I believe Apple makes a suitable device for this purpose.
  • Simple. (Score:5, Funny)

    by harrkev (623093) <kfmsd@NosPam.harrelsonfamily.org> on Friday May 04, 2007 @07:40PM (#18996947) Homepage
    Simple!

    First, figure out what your slowest player is. Then, delay the others to match. Note that a lot of cat-5 cable might be useful -- about a mile or two should do it.

    Use an osiclloscope to compare two different devices, and figure out how much delay you need. Figure that eight inches of wire is about a nanosecond delay. Note that you might have trouble driving a mile or two of cat-5, so you might have to throw in a switch or hub along the way -- which will introduce additional delay. Simply measure the delay and use less cable.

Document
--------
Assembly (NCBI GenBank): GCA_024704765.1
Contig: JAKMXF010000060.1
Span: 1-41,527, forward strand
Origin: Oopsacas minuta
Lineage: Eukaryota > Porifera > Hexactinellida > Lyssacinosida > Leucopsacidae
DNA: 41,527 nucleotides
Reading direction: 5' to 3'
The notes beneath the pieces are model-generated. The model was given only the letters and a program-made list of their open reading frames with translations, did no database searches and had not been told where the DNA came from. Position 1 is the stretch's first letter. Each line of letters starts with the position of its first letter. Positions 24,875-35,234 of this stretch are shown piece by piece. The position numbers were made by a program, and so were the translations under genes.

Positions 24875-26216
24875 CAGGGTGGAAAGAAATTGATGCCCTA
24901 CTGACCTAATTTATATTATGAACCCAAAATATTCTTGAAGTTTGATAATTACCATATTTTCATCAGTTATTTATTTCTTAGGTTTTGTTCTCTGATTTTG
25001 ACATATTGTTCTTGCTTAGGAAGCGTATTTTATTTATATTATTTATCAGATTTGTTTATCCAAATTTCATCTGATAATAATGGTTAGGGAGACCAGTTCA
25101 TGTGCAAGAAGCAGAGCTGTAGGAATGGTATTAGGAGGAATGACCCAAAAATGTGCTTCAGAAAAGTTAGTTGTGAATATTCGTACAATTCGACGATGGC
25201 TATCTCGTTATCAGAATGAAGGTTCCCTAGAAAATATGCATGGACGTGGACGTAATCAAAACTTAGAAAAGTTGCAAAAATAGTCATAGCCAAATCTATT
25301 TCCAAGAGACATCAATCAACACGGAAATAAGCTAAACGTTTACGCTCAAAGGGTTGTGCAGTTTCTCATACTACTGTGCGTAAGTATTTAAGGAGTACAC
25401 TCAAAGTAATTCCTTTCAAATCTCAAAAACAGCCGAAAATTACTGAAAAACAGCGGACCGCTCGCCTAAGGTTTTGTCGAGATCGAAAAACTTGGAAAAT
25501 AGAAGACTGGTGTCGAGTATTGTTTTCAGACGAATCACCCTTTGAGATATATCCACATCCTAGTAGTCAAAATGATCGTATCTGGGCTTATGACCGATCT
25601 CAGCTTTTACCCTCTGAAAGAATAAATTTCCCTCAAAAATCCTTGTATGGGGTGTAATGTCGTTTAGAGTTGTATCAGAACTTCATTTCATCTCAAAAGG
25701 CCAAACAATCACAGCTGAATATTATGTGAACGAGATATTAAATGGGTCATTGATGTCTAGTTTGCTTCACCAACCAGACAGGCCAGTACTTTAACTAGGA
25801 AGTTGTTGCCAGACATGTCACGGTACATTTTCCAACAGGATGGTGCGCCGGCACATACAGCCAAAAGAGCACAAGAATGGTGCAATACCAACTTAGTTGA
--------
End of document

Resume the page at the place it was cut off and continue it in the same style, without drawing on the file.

See, simple!
    • by internewt (640704)
      You sound like a knowledgable guy, so maybe you'll be able to confirm if this could help: We all know that sound travels slower than light and other forms of electromagnetic radiation, so the /. askee could do some clever positioning of wireless network receivers around his house from his AP to adjust the delay of the music over a wireless LAN!
      • by cskrat (921721)
        Too much jitter. Wi-Fi latency is known to fluctuate every time a large organic mass with a high iron content moves across the room.
  • AirPort Express (Score:4, Informative)

    by Anonymous Coward on Friday May 04, 2007 @07:47PM (#18997019)
    Buy AirPort Expresses [apple.com]. iTunes will drive multiple units in perfect sync. If you don't like iTunes or need to play from some other source, the Mac version of Rogue Amoeba's Airfoil [rogueamoeba.com] can also drive multiple units in sync using any application on your computer as the source.
  • by Zadaz (950521) on Friday May 04, 2007 @07:49PM (#18997037)
    Standard Network latency and timing is not precise enough to reliably sync audio between rooms in such a way that you won't hear an echo. At least that was what I found when I researched this a couple of years ago.